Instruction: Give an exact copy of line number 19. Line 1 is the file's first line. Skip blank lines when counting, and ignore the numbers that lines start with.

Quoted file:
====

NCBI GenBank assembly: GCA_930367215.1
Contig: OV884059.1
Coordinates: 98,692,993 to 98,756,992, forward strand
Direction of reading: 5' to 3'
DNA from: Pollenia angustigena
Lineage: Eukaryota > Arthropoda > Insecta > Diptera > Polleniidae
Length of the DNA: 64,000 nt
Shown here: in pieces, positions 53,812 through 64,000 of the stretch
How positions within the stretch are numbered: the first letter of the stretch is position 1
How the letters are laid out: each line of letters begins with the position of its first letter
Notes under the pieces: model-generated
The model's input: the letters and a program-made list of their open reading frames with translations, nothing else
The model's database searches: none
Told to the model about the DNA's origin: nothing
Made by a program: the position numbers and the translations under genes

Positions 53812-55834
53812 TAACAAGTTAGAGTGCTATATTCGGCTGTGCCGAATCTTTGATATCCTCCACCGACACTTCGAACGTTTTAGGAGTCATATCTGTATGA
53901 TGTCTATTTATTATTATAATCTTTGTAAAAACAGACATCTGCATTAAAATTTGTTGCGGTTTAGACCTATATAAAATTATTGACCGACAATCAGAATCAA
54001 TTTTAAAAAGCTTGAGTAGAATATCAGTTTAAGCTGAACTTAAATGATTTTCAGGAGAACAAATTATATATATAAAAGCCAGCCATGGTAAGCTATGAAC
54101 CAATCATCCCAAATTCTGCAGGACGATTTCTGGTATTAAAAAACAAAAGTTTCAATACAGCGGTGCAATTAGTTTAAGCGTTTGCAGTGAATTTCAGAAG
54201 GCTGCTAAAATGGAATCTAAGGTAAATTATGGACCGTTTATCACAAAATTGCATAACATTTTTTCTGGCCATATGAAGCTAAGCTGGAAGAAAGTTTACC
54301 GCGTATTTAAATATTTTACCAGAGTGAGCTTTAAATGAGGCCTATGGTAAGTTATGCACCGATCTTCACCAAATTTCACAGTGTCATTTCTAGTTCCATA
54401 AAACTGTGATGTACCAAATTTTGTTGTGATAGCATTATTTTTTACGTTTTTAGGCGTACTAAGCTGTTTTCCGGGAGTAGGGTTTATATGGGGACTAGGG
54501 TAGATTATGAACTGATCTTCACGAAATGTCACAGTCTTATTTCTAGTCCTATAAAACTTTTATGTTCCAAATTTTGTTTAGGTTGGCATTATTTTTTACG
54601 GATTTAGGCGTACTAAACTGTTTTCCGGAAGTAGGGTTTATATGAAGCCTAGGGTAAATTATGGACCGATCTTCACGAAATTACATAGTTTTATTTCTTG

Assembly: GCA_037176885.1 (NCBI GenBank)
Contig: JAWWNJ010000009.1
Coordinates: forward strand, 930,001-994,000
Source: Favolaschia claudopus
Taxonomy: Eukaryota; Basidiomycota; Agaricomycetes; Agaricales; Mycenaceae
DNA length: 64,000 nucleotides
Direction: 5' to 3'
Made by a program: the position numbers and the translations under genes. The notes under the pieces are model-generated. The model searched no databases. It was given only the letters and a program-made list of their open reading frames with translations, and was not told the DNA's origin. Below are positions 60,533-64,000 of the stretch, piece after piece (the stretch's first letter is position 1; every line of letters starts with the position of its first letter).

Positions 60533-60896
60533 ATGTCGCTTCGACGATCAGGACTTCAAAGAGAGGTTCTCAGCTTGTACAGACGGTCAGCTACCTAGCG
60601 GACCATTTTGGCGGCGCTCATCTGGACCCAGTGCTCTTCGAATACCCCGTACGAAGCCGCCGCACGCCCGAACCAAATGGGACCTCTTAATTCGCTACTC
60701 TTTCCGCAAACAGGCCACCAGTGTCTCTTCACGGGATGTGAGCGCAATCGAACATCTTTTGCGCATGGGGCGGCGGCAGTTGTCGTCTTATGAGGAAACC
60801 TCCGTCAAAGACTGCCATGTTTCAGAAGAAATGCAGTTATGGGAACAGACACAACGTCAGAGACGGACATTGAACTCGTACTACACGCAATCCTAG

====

54001 TTTTAAAAAGCTTGAGTAGAATATCAGTTTAAGCTGAACTTAAATGATTTTCAGGAGAACAAATTATATATATAAAAGCCAGCCATGGTAAGCTATGAAC